Even if Microsoft can’t deliver the same effective memory bandwidth as Sony, it also has fewer GPU execution resources - it’s entirely possible that the Xbox One’s memory bandwidth demands will be inherently lower to begin with.



Power & Thermals

Microsoft made a point to focus on the Xbox One’s new power states during its introduction. Remember that when the Xbox 360 was introduced, power gating wasn’t present in any shipping CPU or GPU architectures. The Xbox One (and likely the PlayStation 4) can power gate unused CPU cores. AMD’s GCN architecture supports power gating, so I’d assume that parts of the GPU can be power gated as well. Dynamic frequency/voltage scaling is also supported. The result is that we should see a good dynamic range of power consumption on the Xbox One, compared to the Xbox 360’s more on/off nature.

AMD’s Jaguar is quite power efficient, capable of low single digit idle power so I would expect far lower idle power consumption than even the current slim Xbox 360 (50W would be easy, 20W should be doable for truly idle). Under heavy gaming load I’d expect to see higher power consumption than the current Xbox 360, but still less than the original 2005 Xbox 360.

Compared to the PlayStation 4, Microsoft should have the cooler running console under load. Fewer GPU ALUs and lower power memory don’t help with performance but do at least offer one side benefit.

OS
 

The Xbox One is powered by two independent OSes running on a custom version of Microsoft’s Hyper-V hypervisor. Microsoft made the hypervisor very lightweight, and created hard partitions of system resources for the two OSes that run on top of it: the Xbox OS and the Windows kernel.

The Xbox OS is used to play games, while the Windows kernel effectively handles all apps (as well as things like some of the processing for Kinect inputs). Since both OSes are just VMs on the same hypervisor, they are both running simultaneously all of the time, enabling seamless switching between the two. With much faster hardware and more cores (8 vs 3 in the Xbox 360), Microsoft can likely dedicate Xbox 360-like CPU performance to the Windows kernel while running games without any negative performance impact. Transitioning in/out of a game should be very quick thanks to this architecture. It makes a ton of sense.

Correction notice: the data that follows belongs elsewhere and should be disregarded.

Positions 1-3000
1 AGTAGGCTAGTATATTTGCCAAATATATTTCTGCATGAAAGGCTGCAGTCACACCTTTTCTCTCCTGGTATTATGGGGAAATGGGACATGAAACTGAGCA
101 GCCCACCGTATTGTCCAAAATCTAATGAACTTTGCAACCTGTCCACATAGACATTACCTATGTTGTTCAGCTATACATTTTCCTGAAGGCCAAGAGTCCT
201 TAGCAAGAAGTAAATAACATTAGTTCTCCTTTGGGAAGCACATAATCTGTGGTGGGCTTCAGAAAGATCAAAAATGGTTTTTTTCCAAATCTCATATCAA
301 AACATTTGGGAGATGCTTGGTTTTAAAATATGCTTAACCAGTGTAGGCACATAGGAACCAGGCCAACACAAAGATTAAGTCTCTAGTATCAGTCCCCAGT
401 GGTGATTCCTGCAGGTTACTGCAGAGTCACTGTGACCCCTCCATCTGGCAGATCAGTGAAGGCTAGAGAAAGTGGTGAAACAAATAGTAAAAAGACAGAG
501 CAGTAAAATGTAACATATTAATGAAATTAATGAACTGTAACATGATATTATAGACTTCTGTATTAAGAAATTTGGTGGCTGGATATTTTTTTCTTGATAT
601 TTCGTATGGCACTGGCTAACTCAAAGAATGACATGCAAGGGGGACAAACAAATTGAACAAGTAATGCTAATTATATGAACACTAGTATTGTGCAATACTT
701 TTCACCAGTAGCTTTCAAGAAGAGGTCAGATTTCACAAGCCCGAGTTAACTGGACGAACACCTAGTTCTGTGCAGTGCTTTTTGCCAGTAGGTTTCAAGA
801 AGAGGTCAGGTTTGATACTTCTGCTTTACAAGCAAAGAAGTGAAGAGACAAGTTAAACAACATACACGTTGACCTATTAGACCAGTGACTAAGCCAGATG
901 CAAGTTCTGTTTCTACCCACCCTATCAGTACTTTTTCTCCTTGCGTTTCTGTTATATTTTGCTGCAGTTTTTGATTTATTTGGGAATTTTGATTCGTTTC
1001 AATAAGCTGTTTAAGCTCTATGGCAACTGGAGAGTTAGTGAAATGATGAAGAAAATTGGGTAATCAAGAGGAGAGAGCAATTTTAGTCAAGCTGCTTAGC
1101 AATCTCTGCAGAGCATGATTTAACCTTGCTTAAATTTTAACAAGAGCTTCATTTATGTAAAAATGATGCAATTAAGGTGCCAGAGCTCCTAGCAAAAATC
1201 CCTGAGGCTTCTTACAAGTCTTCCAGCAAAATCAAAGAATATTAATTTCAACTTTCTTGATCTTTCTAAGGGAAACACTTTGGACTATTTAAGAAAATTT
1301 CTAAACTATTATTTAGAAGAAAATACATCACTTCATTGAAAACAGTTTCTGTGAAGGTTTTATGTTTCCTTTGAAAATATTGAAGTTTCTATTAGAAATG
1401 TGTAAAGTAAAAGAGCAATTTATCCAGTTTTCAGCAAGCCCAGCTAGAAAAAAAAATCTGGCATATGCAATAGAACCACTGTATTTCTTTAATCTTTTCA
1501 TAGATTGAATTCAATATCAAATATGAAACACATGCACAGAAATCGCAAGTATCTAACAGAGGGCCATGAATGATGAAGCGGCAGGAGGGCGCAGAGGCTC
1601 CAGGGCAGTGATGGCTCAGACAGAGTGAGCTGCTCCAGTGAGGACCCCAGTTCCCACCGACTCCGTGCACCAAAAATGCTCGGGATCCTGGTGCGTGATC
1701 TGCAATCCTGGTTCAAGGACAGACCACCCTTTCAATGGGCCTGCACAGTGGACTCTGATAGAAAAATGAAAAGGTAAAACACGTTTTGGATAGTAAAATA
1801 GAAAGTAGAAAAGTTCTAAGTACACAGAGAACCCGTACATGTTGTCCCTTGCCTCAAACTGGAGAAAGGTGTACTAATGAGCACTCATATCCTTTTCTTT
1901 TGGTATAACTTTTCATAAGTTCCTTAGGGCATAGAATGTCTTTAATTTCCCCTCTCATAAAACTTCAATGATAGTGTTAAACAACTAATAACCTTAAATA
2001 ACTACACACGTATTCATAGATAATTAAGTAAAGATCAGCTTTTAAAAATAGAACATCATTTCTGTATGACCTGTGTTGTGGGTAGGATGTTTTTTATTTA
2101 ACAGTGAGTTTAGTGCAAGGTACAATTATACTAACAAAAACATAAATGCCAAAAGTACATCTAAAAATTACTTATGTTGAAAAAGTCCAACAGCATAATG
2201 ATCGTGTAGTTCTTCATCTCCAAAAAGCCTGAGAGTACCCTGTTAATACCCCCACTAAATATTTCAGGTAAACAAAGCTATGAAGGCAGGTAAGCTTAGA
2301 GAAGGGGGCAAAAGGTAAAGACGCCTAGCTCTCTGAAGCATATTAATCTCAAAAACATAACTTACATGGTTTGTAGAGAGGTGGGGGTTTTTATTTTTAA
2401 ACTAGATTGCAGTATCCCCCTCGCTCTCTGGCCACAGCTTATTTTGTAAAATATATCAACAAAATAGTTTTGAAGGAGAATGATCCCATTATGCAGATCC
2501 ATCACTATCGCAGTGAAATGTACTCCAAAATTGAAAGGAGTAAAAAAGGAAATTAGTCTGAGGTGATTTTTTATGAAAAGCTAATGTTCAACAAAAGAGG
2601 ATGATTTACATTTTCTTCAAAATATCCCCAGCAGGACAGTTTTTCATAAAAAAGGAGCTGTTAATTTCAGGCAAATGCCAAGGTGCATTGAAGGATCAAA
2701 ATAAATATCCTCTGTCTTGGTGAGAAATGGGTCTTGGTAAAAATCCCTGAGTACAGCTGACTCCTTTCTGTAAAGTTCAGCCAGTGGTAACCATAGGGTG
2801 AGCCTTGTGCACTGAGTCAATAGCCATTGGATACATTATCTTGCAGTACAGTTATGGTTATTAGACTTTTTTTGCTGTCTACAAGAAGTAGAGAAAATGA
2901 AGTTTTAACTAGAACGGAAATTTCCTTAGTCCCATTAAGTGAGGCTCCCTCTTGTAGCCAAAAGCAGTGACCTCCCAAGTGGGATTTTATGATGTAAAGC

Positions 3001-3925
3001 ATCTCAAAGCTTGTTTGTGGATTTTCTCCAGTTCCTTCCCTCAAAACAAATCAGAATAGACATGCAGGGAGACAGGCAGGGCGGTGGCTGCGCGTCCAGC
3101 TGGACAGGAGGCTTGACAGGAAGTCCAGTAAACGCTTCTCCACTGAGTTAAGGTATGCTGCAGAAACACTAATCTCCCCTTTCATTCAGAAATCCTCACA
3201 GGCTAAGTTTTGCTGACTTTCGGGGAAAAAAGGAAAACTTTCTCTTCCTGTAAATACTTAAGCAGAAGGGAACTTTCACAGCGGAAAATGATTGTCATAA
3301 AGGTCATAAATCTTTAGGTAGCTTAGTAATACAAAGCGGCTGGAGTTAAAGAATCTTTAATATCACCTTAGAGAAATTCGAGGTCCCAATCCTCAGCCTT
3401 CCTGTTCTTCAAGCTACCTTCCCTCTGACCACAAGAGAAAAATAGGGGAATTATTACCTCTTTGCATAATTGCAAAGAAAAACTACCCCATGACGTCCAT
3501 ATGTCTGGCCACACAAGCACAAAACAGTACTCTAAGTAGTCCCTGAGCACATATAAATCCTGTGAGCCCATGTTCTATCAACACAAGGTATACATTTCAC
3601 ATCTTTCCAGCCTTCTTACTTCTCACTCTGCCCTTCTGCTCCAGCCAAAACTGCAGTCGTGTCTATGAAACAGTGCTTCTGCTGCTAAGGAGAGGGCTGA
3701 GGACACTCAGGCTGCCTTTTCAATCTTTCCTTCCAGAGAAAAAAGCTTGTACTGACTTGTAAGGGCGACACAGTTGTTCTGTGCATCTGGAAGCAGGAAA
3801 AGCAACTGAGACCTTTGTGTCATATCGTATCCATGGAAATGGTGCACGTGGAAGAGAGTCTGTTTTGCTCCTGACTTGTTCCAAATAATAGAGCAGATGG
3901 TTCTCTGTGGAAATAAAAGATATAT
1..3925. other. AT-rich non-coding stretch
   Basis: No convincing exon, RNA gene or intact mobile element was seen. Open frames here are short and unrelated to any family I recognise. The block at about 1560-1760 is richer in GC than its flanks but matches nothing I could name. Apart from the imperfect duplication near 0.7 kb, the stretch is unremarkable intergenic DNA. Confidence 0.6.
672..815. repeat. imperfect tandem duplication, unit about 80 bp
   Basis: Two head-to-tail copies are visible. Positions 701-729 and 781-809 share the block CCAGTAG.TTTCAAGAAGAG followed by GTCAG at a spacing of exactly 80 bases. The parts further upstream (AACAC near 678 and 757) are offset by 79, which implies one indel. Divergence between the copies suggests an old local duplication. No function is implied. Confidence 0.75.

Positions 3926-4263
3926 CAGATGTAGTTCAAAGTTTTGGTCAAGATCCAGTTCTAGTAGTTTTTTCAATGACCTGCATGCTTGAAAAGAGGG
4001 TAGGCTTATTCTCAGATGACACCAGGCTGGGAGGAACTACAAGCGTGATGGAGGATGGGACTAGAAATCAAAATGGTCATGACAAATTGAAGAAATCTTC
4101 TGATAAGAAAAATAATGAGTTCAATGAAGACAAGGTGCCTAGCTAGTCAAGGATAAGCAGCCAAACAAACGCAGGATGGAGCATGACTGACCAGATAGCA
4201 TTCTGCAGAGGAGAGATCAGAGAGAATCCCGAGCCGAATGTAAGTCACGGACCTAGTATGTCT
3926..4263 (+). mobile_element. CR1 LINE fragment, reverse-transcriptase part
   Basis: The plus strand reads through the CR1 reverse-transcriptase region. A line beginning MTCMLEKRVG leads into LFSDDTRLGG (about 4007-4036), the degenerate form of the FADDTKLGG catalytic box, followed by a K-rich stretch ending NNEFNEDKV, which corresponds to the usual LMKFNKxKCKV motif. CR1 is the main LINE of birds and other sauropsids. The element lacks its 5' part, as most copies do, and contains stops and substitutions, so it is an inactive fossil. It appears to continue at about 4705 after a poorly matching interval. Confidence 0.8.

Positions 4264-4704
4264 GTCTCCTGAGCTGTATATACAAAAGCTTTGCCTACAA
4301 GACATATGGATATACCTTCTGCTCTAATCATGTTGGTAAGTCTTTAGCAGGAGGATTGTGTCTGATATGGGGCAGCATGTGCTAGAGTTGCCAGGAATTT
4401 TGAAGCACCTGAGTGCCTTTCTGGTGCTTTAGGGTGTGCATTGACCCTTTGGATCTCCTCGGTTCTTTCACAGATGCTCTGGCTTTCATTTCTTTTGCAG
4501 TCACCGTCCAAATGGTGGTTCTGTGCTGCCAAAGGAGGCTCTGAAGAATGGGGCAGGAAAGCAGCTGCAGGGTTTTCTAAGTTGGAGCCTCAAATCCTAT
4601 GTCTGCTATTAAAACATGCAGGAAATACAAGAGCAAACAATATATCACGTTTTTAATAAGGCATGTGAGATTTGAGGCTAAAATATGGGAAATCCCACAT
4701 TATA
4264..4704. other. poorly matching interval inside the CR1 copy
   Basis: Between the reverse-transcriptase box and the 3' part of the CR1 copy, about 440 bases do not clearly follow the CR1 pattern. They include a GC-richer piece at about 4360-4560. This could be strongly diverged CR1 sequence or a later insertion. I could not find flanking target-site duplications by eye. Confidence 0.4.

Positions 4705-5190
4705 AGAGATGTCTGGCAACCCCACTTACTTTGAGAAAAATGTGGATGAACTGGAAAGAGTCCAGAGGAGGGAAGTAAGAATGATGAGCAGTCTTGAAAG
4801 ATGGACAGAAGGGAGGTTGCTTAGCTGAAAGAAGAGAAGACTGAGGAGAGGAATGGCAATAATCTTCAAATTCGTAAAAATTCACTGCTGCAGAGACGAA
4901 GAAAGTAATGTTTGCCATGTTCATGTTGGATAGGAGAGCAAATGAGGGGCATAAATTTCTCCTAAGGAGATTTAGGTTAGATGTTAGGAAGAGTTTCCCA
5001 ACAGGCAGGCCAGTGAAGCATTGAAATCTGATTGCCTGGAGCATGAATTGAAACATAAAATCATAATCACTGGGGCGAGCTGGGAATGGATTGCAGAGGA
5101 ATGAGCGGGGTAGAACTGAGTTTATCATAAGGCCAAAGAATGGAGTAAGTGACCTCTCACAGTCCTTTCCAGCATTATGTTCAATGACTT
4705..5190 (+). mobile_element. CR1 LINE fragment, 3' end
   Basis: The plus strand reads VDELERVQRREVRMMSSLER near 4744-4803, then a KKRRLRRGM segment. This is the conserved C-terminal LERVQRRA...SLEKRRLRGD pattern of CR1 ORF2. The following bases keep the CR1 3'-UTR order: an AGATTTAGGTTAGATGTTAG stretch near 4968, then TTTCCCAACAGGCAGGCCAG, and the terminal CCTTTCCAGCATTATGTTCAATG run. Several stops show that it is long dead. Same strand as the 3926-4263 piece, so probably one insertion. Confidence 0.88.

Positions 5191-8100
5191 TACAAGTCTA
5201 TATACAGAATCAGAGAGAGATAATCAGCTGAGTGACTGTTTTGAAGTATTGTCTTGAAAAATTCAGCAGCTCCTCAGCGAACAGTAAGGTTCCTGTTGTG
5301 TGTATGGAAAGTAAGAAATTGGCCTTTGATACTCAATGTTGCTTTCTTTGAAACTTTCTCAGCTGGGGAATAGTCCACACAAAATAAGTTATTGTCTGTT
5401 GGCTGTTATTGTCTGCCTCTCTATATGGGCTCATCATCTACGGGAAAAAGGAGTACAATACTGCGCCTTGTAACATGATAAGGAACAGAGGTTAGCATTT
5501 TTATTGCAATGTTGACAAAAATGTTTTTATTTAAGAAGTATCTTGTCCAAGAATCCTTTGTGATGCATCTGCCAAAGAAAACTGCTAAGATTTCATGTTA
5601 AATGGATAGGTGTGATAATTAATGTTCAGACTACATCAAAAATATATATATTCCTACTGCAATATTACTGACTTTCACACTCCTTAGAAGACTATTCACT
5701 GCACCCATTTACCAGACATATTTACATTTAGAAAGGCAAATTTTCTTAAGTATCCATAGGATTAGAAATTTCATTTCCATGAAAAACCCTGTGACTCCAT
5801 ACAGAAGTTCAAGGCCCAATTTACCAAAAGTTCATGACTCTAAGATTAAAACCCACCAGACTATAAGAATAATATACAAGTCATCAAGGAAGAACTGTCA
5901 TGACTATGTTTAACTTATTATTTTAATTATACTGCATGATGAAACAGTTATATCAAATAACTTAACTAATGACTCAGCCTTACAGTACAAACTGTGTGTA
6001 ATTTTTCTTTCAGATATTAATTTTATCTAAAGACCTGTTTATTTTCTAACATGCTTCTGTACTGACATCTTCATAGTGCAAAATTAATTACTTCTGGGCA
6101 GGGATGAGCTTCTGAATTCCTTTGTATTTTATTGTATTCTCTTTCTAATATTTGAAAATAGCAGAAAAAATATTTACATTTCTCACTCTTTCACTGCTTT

Similarly, you can now multitask with apps. Microsoft enabled Windows 8-like multitasking where you can snap an app to one side of the screen while watching a video or playing a game on the other.

The hard partitioning of resources would be nice to know more about. The easiest thing would be to dedicate a Jaguar compute module to each OS, but that might end up being overkill for the Windows kernel and insufficient for some gaming workloads. I suspect ~1GB of system memory ends up being carved off for Windows.

Kinect & New Controller
 

All Xbox One consoles will ship with a bundled Kinect sensor. Game console accessories generally don’t do all that well if they’re optional. Kinect seemed to be the exception to the rule, but Microsoft is very focused on Kinect being a part of the Xbox going forward so integration here makes sense.

The One’s introduction was done entirely via Kinect enabled voice and gesture controls. You can even wake the Xbox One from a sleep state using voice (say “Xbox on”), leveraging Kinect and good power gating at the silicon level. You can use large two-hand pinch and stretch gestures to quickly move in and out of the One’s home screen.

The Kinect sensor itself is one of 5 semi-custom silicon elements in the Xbox One - the other four are: SoC, PCH, Kinect IO chip and Blu-ray DSP (read: the end of optical drive based exploits). In the One’s Kinect implementation Microsoft goes from a 640 x 480 sensor to 1920 x 1080 (I’m assuming 1080p for the depth stream as well). The camera’s field of view was increased by 60%, allowing support for up to 6 recognized skeletons (compared to 2 in the original Kinect). Taller users can now get closer to the camera thanks to the larger FOV, similarly the sensor can be used in smaller rooms.

The Xbox One will also ship with a new redesigned wireless controller with vibrating triggers:

Thanks to Kinect's higher resolution and more sensitive camera, the console should be able to identify who is gaming and automatically pair the user to the controller.

TV